Sat, Jan 21, 2012 - Page 3 News List

Group protests Cabinet’s autonomy bill

UNFAIR:An activist said the proposed bill stipulated that the boundaries of autonomous regions be drawn up along administrative boundaries, rather than by tribes themselves

By Loa Iok-sin  /  Staff Reporter

A group of Aboriginal rights activists hold up “wanted” signs for members of the government during a protest outside the Legislative Yuan in Taipei yesterday.

Photo: Liao Chen-huei, Taipei Times

Aboriginal groups yesterday staged a sit-in demonstration in front of the Legislative Yuan to protest the Cabinet-proposed Aboriginal autonomy bill, saying it would “kill” autonomy.

“Apparently, the Chinese Nationalist Party [KMT] is opposed to Aboriginal autonomy and it’s using the so-called ‘autonomy bill’ to kill genuine autonomy,” said Pasang Hsiao (蕭世暉) of the Association for Taiwan Indigenous Peoples’ Policies. “The basic principle of the KMT version of autonomy seems to be: ‘I’d give you autonomy, but you cannot do anything unless I approve it.’”

Citing articles from the Cabinet’s version of the proposed autonomy bill, Hsiao said that all laws and decisions made by the autonomous government would be invalid if they were not in accordance with central government laws.

“In the proposed bill, it doesn’t take a court decision to invalidate a decision or laws made by autonomous bodies. Rather, administrative institutions in the central government could overrule everything on their own,” Hsiao said.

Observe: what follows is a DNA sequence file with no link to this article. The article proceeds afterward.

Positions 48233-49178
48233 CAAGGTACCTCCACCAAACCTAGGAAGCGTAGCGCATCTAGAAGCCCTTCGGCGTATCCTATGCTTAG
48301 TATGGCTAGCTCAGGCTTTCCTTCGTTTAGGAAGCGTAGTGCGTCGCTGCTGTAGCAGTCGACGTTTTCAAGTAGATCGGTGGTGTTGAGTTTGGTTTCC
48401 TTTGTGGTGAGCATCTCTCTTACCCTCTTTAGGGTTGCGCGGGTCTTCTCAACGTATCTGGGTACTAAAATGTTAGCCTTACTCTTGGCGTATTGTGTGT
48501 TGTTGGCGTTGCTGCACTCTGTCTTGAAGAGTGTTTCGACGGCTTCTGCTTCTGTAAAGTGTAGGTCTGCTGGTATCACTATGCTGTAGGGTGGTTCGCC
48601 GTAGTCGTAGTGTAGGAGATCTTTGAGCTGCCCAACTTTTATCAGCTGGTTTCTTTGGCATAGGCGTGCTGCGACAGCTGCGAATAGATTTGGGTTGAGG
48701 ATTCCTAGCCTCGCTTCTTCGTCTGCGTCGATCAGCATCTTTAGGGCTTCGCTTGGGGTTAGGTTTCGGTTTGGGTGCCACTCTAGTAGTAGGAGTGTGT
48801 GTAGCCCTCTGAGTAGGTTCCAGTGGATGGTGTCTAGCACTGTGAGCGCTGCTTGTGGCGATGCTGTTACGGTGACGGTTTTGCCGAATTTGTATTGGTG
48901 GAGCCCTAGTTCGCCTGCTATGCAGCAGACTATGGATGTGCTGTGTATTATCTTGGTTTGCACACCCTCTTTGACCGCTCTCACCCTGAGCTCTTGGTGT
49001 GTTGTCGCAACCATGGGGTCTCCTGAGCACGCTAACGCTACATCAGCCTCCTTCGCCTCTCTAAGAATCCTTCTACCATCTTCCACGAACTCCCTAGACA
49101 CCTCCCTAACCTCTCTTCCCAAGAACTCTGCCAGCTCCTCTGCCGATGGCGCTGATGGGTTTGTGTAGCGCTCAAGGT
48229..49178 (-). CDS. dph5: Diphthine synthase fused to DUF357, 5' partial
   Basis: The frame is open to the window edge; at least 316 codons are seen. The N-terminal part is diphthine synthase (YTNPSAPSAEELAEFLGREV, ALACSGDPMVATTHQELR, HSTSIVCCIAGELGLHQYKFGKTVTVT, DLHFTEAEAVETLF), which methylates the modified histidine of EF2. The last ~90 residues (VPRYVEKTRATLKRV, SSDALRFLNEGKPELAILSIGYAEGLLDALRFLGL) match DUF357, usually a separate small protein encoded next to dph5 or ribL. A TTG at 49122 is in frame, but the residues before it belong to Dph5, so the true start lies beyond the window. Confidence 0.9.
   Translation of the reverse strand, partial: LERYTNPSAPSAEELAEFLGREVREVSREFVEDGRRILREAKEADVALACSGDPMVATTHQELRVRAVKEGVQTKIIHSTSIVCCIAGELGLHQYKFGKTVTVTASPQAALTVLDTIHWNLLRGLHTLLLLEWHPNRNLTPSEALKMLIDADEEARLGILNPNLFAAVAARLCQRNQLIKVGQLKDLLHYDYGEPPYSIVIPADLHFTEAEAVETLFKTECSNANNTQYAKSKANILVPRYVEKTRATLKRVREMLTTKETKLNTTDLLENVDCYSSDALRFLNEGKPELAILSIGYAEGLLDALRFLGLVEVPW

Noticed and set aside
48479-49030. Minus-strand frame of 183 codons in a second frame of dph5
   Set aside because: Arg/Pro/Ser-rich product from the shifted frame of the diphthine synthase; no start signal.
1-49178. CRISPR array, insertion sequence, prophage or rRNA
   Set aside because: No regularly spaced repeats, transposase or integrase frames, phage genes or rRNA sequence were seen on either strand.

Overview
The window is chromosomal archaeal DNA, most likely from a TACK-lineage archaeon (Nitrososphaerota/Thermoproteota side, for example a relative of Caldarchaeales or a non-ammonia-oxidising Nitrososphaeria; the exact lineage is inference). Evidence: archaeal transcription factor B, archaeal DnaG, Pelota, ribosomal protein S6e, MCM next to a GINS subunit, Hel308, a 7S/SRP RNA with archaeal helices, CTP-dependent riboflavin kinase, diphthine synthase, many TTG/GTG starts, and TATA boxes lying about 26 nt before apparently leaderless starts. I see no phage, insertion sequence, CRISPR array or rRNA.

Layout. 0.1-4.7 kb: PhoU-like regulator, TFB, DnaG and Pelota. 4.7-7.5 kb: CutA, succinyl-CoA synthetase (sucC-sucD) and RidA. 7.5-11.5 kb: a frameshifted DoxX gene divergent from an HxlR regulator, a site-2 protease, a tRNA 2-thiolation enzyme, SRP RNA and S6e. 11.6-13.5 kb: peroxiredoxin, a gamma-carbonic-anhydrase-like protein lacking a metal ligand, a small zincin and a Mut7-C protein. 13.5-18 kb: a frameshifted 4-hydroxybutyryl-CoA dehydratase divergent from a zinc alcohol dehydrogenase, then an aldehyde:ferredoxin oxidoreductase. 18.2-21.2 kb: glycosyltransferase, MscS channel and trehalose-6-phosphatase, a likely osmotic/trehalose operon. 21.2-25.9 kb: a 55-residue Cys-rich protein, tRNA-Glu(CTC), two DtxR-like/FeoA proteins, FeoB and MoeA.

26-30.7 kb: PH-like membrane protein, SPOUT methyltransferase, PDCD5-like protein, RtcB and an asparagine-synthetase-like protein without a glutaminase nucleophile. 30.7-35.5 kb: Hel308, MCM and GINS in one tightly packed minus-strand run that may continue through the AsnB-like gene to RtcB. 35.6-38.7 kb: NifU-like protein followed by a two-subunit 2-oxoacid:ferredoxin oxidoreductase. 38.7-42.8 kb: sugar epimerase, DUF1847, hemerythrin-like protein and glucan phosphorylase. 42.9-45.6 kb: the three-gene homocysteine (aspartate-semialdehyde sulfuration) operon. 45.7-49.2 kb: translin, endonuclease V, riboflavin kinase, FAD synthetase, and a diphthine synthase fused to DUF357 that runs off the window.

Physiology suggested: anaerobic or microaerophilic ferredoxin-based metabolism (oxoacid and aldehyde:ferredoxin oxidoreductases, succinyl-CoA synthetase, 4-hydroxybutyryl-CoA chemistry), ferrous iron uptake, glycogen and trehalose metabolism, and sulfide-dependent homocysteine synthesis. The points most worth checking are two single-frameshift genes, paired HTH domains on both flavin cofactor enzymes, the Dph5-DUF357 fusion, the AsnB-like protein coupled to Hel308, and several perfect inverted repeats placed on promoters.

In addition, instead of having each Aboriginal tribe initiate autonomous regions and determine boundaries, the bill stipulates that boundaries of autonomous regions are to be decided according to the administrative boundaries of cities and counties.

“This is a complete denial of the democratic process for Aboriginal tribes,” he said.

The group voiced its opposition as the proposed bill was listed on the agenda of yesterday’s provisional legislative session held by the outgoing lawmakers of the Seventh Legislature.

The Eighth Legislature will take its oath of office on Feb. 1.

Taiwan Solidarity Union legislator-elect Chou Ni-an (周倪安) also questioned whether the Seventh Legislature could represent the public’s most recent opinions as many of its lawmakers lost their re-election bids.

“Nearly half — 48 out of 113 lawmakers — lost their re-election bids. This raises questions about their right to call extraordinary sessions,” Chou said.

Omi Wilang, an Atayal and the convener of the Indigenous Peoples’ Action Coalition of Taiwan, agreed, saying: “It’s ridiculous that, on the last day of their term, KMT caucus whip Lin Yi-shih (林益世), who lost his re-election bid, and KMT caucus secretary-general Nancy Chao (趙麗雲), who gave up her bid for re-election, are now calling extraordinary sessions.”

Former Council of Indigenous Peoples head Walis Perin called on Aboriginal voters to call out Aboriginal lawmakers who support the proposed bill.

Shih Cheng-feng (施正鋒), a professor in the Department of Indigenous Development and Social Works at National Dong Hwa University, said the authors of the bill are working to push for autonomy legislation that gives Aboriginals no real control over their traditional domains.

“The Cabinet-proposed autonomy bill gives Aborigines no control over land and no real power, and it makes a lot of people wonder why,” Shih said. “But if you look at the various development projects along Taiwan’s Pacific Coast, you may understand why.”

Later yesterday, the Aboriginal rights activists cheered upon hearing that the provisional session decided to postpone the review of the bill.

Separately yesterday, environmental protection groups also urged the provisional session not to pass an organic act for the proposed council of ocean affairs, saying the enactment of such a law would go against the government’s promise of establishing a marine department.

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